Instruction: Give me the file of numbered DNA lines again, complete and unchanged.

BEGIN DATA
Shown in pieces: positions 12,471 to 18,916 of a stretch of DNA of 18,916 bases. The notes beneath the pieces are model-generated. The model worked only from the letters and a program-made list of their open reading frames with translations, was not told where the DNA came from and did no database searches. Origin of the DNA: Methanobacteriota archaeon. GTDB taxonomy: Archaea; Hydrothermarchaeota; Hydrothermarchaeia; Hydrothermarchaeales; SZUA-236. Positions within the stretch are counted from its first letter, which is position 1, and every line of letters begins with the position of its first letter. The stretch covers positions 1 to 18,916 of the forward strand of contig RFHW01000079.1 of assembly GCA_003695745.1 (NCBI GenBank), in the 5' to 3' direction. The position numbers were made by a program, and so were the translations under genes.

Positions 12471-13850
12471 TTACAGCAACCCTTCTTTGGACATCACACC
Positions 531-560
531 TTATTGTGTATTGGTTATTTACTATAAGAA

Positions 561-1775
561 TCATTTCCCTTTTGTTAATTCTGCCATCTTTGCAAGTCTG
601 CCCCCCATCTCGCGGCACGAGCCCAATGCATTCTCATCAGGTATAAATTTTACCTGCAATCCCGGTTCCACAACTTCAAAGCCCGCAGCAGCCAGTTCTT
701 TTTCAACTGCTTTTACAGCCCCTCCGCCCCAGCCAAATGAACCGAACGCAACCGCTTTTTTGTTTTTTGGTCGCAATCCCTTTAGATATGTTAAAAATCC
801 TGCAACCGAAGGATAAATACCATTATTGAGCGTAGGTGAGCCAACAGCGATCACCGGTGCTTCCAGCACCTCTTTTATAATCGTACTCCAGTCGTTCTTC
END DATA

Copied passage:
Shown in pieces: positions 12,471 to 18,916 of a stretch of DNA of 18,916 bases. The notes beneath the pieces are model-generated. The model worked only from the letters and a program-made list of their open reading frames with translations, was not told where the DNA came from and did no database searches. Origin of the DNA: Methanobacteriota archaeon. GTDB taxonomy: Archaea; Hydrothermarchaeota; Hydrothermarchaeia; Hydrothermarchaeales; SZUA-236. Positions within the stretch are counted from its first letter, which is position 1, and every line of letters begins with the position of its first letter. The stretch covers positions 1 to 18,916 of the forward strand of contig RFHW01000079.1 of assembly GCA_003695745.1 (NCBI GenBank), in the 5' to 3' direction. The position numbers were made by a program, and so were the translations under genes.

Positions 12471-13850
12471 TTACAGCAACCCTTCTTTGGACATCACACC
Positions 531-560
531 TTATTGTGTATTGGTTATTTACTATAAGAA

Positions 561-1775
561 TCATTTCCCTTTTGTTAATTCTGCCATCTTTGCAAGTCTG
601 CCCCCCATCTCGCGGCACGAGCCCAATGCATTCTCATCAGGTATAAATTTTACCTGCAATCCCGGTTCCACAACTTCAAAGCCCGCAGCAGCCAGTTCTT
701 TTTCAACTGCTTTTACAGCCCCTCCGCCCCAGCCAAATGAACCGAACGCAACCGCTTTTTTGTTTTTTGGTCGCAATCCCTTTAGATATGTTAAAAATCC
801 TGCAACCGAAGGATAAATACCATTATTGAGCGTAGGTGAGCCAACAGCGATCACCGGTGCTTCCAGCACCTCTTTTATAATCGTACTCCAGTCGTTCTTC